• Cook each pita 1-2 minutes on each side until they puff up and are lightly golden. Serve the pita warm or at room temperature. Once cooled, they will keep for up to 2 days. They can be frozen, just keep in a ziplock bag and freeze for up to 3 months. Defrost at room temperature and eat within a day.

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Appetisers · Dips and Sides · Greek Cuisine · Vegetarian Recipes

Tzatziki (Greek Cucumber Dip)

My take on Greek tzaztiki dip – it’s fantastic served with pitta or crusty bread and all kinds of dishes like gyros, souvlaki or part of a mezze. To make the best tzatziki you need to use thick and creamy Greek yoghurt and add lots of garlic!

I’m finally sharing one of my favourite Greek recipes with you! I’ve been eating and making this dip for many years now and I decided this recipe deserved a place on the blog. If you were wondering, Tzatziki is a Greek cucumber and yoghurt dip and it’s traditionally served with grilled meats like beef, chicken or pork in Greece and Cyprus. I personally love it drizzled over fried halloumi cheese. Try it sometime, it’s delicious! 🙂

When we visited the beautiful Mediterranean island of Cyprus last summer we enjoyed some of the best tzatziki we’d ever had before. Most days lunch at our villa consisted of platefuls of Greek salad and Lebanese pitta bread to dip into bowls of tzatziki and hummus. Ever since tasting the tzatziki in Cyprus I knew when I got home I needed to recreate my own recipe so I could continue reminiscing about my holiday and the tasty Cypriot food.

I recently shared this roasted garlic hummus and sharing this family favourite tzatziki recipe was next on my list. It’s simply delicious and full of many light and beautiful flavours like tangy Greek yoghurt, fresh lemon juice, olive oil, garlic and dill. If you like Greek food or have had tzatziki at a Greek restaurant before, then I know you’ll enjoy this recipe a lot!

To make the tzatziki you will start by preparing the cucumber. I used a whole large cucumber for this recipe. You can choose whether you’d like to peel or leave the skin on the cucumber and whether you prefer it grated or finely diced. Next cut the cucumber lengthways and using a spoon scoop the watery centre out. You need to make sure you squeeze as much water out of the cucumber as you can as any excess water will alter the consistency of the tzatziki.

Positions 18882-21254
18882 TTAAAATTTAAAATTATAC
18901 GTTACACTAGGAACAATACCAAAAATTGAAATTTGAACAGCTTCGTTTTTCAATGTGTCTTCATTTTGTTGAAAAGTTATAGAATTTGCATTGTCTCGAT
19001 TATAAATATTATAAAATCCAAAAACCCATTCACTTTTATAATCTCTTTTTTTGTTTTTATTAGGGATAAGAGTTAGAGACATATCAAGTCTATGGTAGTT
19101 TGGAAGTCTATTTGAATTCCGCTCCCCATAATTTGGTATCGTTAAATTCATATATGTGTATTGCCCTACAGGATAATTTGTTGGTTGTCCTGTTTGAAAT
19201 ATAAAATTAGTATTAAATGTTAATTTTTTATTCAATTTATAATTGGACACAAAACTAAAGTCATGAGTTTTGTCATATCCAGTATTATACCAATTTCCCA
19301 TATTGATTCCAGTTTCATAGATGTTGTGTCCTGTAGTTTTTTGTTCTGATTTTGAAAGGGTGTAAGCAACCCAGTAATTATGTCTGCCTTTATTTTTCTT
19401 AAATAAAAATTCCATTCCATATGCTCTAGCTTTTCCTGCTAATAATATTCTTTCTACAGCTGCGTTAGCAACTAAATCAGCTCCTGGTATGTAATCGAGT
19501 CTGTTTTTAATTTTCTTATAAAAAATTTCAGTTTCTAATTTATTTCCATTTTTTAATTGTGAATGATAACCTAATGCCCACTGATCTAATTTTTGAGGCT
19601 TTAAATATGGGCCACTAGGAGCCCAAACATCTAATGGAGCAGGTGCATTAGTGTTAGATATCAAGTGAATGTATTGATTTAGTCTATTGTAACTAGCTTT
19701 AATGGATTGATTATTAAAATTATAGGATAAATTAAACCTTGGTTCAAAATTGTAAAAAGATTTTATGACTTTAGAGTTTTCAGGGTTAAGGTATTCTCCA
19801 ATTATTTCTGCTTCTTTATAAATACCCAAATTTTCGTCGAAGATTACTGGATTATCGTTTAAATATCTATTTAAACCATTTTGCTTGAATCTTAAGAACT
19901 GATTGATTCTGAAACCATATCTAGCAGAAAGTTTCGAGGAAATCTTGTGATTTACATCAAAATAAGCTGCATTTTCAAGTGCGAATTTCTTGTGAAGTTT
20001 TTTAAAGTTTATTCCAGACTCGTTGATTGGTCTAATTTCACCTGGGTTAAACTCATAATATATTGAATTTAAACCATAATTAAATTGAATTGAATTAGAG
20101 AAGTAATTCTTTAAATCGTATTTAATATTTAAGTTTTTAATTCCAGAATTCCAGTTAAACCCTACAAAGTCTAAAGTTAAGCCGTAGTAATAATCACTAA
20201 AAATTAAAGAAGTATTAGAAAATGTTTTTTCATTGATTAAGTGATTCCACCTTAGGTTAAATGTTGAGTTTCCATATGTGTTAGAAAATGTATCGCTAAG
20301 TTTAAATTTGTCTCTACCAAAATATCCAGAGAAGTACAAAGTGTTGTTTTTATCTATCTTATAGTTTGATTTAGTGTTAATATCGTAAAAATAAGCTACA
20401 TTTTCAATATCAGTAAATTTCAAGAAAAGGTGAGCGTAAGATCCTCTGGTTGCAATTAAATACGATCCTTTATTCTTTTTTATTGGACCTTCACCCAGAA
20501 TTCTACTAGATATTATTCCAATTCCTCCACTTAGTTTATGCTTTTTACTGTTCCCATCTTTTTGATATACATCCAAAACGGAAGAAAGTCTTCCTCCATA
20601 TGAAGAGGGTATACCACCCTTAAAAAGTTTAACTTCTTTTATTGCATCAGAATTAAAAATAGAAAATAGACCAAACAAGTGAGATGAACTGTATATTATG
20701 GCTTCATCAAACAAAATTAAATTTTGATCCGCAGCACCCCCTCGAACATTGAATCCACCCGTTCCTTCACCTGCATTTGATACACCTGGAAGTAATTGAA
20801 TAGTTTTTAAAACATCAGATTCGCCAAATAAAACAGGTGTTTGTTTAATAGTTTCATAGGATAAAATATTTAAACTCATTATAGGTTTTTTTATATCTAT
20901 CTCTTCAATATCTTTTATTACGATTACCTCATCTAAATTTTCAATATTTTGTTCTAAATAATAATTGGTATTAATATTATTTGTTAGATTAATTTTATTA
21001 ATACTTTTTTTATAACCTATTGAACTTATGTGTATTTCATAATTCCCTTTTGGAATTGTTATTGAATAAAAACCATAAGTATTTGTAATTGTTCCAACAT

Also, I strongly recommend using full-fat Greek yoghurt. Don’t substitute with Greek-style or natural yoghurt because they won’t live up to quality of the proper Greek stuff! I always believe it’s better to spend a little extra on something like this once in a while rather than substituting with something that’s not quite up to the mark.

Tzatziki gets better with age so you will find after a day or so in the fridge it will taste even better than the day you made it. I don’t know about you but recipes that can be made in advance tick all the boxes for me!

Ingredients:

1 large cucumber

500g (2 cups) full-fat Greek yoghurt

2 large cloves of garlic, minced

1 tablespoon chopped dill (can be substituted with mint)

1-2 tablespoons lemon juice (approx. half a lemon) or white wine vinegar

1 tablespoon extra virgin olive oil

Salt and black pepper, to taste

Method:

  1. Slice the cucumber lengthways and using a small spoon scoop out the watery centre and discard the seeds. Coarsely grate the cucumber or dice it. Place the cucumber in a sieve over a bowl and squeeze as much of the water out as you can. I always leave the peel on because it contains lots of flavour and texture, but this is just my personal preference.
  2. In a medium mixing bowl combine the cucumber, yoghurt, garlic, dill, lemon juice, olive oil and seasoning. The dip can be served straight away but it is best left to chill in the fridge for at least 2-4 hours in order for the flavours to develop and marry together.
  3. When ready to serve, place the tzatziki in a serving bowl or dish. It will keep fresh covered or stored in an airtight container in the fridge for up to 3 days. Give the tzatziki a good mix prior to serving.